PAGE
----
Empowerment Leadership Model for Small Groups, Teams, & Families
David Under the Desk
David was autistic. He had not talked to anyone for over two years -- not to his parents, his teachers or to other children. He had been in individual therapy and play therapy with a number of therapists over a year and a half without results. When he was referred to me for group therapy in the early 1970's, he was eight years old. David's parents were understandably quite concerned.
At the time David was referred, I had a group for boys seven to nine years of age who were working together to solve various personal problems. These boys came from several different schools. For their ages, they were the worst behavioral problems in the school district.
One boy had recently improved so much he had been able to "graduate," so there was an opening in the group. Because I am professionally trained to help groups be successful, I did not automatically add David to the group. I first asked for the group's permission. Since the other boys had to do the work of helping David, they needed to want him in the group and agree to help him.
I told the group that I knew of another boy who needed their help and asked if they wanted to let him join them. I did not tell them anything about David, so they did not know that he was autistic. The group was feeling rather powerful because of the recent success of the boy who had just graduated. They knew they had helped him. Now they were ready to help someone else. They said they wanted David to join their group the next week.
The following week, the seven boys began their group without David. He had not arrived on time. Perhaps he was not going to show up at all. The group started out helping one of the boys with his bed wetting problem and his fear of his father. They were well into the discussion when the door to my office was opened by our receptionist and David peered in. I walked over to David and invited him to join the boys in the circle. Noting that he was just going to stand there,, just inside the door, I returned to the circle of chairs and the boys working on helping one another.
David just stood there for a few seconds, examining the office. He saw the seven boys in the middle of the large room. He noticed the empty chair waiting for him. And he saw the boys talking with one another and glancing over at him.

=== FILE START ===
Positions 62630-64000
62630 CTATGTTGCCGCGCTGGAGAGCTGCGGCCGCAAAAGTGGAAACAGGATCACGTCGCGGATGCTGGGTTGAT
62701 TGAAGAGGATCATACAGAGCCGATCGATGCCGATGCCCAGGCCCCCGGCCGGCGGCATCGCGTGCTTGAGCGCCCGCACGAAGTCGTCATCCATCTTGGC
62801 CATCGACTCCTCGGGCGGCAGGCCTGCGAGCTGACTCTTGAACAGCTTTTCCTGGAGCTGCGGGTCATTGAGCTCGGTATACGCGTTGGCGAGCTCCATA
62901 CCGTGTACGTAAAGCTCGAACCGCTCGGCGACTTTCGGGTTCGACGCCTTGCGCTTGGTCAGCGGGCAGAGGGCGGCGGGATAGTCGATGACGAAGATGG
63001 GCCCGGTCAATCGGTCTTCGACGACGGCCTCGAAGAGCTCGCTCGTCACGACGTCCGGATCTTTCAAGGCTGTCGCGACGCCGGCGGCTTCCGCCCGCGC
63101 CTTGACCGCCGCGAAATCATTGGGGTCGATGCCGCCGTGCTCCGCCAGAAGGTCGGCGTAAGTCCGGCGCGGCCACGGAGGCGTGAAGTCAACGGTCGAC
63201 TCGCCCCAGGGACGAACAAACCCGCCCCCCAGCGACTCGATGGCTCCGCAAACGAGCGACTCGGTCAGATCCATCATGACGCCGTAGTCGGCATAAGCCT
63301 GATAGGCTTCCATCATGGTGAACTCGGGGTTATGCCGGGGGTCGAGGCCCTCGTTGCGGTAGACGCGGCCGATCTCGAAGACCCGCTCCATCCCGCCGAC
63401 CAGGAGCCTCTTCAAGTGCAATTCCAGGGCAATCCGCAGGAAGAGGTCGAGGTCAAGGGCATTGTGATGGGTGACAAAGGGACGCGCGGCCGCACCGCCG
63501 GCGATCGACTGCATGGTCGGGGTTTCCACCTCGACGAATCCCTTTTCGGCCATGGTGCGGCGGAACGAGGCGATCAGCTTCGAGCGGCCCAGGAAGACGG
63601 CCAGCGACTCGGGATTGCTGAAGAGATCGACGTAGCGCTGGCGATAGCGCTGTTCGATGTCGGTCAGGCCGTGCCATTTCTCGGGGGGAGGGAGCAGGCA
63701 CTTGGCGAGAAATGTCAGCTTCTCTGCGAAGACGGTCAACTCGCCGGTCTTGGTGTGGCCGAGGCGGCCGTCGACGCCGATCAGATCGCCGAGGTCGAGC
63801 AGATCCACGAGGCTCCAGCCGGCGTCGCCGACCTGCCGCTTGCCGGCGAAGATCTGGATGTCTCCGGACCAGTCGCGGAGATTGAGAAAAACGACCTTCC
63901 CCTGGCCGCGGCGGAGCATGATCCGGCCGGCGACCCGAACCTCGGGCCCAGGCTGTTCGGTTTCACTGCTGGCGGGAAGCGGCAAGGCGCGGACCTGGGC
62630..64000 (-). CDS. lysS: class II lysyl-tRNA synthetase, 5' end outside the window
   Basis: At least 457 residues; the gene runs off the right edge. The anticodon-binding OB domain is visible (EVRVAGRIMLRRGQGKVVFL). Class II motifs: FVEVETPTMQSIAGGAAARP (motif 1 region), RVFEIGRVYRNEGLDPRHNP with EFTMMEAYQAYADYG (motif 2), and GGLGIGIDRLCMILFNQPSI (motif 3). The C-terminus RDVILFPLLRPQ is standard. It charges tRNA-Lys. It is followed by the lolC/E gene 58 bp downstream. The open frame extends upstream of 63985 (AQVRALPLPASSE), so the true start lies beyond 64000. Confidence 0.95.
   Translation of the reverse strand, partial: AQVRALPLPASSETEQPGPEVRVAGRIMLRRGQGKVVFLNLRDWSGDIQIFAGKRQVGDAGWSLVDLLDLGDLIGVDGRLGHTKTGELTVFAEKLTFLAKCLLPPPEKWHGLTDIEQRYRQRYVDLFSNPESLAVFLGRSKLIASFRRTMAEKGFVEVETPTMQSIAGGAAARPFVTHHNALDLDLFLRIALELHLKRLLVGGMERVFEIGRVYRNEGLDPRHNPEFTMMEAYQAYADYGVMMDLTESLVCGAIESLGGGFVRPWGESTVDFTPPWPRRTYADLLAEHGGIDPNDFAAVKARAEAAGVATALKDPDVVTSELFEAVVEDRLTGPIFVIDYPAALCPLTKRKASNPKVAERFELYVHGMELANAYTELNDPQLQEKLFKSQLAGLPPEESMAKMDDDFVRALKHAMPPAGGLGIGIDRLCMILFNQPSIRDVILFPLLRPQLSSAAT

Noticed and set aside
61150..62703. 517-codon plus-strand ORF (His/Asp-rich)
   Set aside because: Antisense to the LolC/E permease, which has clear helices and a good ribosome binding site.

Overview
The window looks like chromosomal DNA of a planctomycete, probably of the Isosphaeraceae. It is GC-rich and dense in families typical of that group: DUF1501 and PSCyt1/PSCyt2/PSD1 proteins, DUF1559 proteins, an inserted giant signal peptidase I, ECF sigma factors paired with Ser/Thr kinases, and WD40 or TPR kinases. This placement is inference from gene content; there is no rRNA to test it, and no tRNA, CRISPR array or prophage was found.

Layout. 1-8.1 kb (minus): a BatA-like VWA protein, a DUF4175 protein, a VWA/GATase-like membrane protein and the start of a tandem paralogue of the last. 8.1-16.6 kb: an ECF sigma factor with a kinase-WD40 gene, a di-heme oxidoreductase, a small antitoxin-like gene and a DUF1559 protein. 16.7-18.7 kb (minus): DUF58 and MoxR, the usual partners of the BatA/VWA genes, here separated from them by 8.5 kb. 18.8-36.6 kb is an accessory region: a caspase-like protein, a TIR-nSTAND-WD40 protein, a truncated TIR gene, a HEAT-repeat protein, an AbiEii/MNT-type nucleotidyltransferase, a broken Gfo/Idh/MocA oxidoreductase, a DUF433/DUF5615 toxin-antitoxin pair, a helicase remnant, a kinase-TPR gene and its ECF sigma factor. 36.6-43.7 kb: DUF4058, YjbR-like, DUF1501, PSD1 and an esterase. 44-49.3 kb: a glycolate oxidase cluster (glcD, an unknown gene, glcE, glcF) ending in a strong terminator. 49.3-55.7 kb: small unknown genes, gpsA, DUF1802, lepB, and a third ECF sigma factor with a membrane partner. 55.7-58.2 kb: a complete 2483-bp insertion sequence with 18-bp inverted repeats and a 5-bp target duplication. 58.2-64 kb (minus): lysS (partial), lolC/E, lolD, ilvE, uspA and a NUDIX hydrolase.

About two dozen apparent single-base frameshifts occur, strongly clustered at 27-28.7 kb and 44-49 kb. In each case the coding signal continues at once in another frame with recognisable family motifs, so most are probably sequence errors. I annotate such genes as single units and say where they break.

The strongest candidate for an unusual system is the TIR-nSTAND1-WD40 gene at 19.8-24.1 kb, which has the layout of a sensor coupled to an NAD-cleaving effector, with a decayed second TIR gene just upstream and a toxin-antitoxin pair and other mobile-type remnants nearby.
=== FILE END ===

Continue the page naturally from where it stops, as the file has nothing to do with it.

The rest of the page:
Other than the chairs we were sitting on, there was only my desk in the spacious room. David came in, closed the door quietly, looked fearfully at the situation and then walked over to my desk in the corner — and crawled under it, curling up where my legs and feet would go.
A few of the boys shrugged their shoulders and went back to the lively discussion they were having about scary fathers. The others soon turned their attention from my desk back to the discussion aimed at helping one of the boys overcome the embarrassing problem of wetting his bed. Since I did not want to control the group (and create crippling dependency), I focused my attention on helping them function as a healthy group. I waited to see when they would turn their attention to David, who was quite safe under the desk and completely out of sight.
In the next ten minutes, all of the boys, one by one, turned to look at the desk where David was hiding. That was my cue that the group had changed its focus. Since my job was to help the group when it got stuck, I noticed that the boys were trying to discuss one thing while their minds were on something else – David under the desk. To help them focus their thoughts I said, "Looks like you guys are wondering about David under the desk."
Simultaneously, three of the boys looked at me and loudly exclaimed, "Yeah! What's he doing under the desk?"